The following article was reported by the Pittsburgh Business Times
Reporter: Stephanie Novak
The cold weather we’re having has been heating up natural gas prices to the highest levels in nearly four years.
Bloomberg reported on the prices last week that were $5.442 per million British thermal units, thanks to the cold weather that has been hitting the Northeast. But prices have fallen about 6 percent since then, with forecasts of warmer weather in February than the cold this week.
“Even though the price of natural gas is cyclical and can vary widely, the recent increases are good for the shale industry,” said Kathryn Klaber, former CEO of the Marcellus Shale Coalition and principal of environmental consulting firm The Klaber Group in Sewickley.
This will add to an already favorable market that has been growing since 2012.
“For natural gas companies, the increase in pricing gives them a nice pay window for earnings,” said Mauricio Viaud, senior research analyst at Hefren Tillotson. “I think for quarterly earnings, you’ll probably see a spike.”
And the increase in revenue that companies are getting from the cold is added on to an already bullish market, largely resulting from new infrastructure investments.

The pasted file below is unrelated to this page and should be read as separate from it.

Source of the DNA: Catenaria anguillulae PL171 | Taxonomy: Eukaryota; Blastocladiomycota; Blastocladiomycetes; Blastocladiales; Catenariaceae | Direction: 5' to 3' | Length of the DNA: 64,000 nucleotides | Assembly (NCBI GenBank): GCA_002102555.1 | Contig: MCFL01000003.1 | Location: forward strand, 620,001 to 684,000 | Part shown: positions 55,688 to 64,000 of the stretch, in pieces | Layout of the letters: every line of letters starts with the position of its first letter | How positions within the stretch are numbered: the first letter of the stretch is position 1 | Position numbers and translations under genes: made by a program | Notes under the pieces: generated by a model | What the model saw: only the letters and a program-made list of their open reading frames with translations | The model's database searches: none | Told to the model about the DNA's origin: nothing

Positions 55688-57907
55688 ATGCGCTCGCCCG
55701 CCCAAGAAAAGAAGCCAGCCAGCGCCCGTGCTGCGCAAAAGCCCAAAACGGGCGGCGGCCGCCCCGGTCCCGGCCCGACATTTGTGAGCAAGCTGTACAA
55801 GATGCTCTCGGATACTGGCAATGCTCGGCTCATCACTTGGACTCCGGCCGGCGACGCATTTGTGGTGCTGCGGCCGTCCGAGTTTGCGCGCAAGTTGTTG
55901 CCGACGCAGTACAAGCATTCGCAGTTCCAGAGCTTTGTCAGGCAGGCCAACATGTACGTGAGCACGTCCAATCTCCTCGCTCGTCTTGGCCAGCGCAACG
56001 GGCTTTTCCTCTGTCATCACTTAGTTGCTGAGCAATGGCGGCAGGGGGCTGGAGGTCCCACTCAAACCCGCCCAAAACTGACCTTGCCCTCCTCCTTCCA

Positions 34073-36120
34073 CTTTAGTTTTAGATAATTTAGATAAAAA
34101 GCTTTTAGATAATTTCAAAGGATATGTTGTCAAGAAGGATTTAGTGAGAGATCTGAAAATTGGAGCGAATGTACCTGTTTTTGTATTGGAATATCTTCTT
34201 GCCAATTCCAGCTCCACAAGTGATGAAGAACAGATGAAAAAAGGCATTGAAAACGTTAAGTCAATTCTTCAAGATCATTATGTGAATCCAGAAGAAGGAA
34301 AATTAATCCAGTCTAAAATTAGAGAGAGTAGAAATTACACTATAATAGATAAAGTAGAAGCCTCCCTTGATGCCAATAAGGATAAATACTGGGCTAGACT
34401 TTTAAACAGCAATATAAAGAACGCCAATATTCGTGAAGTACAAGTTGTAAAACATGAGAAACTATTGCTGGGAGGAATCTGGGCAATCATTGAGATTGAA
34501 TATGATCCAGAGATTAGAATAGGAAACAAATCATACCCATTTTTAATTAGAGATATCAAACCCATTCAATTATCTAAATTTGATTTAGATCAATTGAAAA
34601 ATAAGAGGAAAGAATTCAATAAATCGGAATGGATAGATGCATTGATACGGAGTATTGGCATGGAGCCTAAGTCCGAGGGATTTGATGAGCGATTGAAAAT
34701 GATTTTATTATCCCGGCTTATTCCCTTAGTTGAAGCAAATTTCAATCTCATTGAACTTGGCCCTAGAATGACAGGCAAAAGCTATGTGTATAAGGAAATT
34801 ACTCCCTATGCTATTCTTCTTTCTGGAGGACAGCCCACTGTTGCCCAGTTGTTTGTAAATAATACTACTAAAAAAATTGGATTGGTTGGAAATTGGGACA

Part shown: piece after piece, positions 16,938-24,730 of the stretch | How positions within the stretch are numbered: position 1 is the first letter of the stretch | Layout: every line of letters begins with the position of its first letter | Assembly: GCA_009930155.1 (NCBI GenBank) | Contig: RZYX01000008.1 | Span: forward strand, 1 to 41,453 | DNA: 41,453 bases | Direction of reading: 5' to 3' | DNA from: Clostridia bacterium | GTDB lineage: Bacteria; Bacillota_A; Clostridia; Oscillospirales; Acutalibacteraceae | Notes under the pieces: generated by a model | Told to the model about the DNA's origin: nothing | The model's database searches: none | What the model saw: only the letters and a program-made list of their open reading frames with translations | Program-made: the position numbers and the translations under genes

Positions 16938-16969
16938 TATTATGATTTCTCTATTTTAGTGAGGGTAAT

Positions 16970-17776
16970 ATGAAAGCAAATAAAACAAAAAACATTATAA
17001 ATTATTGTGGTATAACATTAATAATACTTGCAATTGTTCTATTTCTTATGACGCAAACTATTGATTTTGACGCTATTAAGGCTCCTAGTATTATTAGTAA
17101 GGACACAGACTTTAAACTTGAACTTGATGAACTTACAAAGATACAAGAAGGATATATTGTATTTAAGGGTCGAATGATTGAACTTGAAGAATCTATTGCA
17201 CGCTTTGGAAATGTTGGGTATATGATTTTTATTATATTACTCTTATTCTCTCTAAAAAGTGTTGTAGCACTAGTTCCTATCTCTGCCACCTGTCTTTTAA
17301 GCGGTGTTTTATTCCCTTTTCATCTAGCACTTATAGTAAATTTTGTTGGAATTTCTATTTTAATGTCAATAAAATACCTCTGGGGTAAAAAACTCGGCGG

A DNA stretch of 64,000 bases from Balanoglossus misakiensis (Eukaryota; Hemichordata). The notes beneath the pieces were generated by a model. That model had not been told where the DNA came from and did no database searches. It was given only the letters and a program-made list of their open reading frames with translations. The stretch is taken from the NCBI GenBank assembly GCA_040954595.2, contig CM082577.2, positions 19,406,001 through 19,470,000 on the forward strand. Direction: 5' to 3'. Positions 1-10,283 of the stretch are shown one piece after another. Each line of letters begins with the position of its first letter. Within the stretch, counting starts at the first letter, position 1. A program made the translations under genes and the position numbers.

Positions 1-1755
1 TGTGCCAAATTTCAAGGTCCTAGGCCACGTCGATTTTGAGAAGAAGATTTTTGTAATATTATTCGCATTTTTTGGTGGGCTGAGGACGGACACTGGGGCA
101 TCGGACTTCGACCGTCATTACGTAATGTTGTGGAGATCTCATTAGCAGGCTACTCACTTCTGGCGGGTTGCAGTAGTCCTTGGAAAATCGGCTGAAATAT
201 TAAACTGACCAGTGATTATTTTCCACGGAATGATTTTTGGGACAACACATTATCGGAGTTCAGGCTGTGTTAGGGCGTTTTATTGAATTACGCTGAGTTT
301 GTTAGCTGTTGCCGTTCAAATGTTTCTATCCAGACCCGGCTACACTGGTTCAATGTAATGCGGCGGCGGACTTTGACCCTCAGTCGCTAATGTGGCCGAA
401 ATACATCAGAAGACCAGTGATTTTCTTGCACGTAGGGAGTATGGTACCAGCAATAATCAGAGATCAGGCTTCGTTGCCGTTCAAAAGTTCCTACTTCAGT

“Some of the larger price points that you’ve seen in recent weeks are more infrastructure driven than anything,” said Matt Pitzarella, a spokesperson for Range Resources Corp. (NYSE: RRC). “Increased consumption and pricing is not a bad thing, but the outlook for natural gas in the long run is even better with federal and international agencies and other experts predicting natural gas to be the fastest-growing fuel through 2040.”
Range’s third quarter production reached their highest-ever levels, largely due to continued development in the Marcellus and Utica Shales. Seventy-seven percent of the company’s production came from natural gas.
Companies invested in liquid gas stand to turn a higher profit, Viaud said.
“The prospects for energy growth, especially in the area, look pretty compelling,” he said.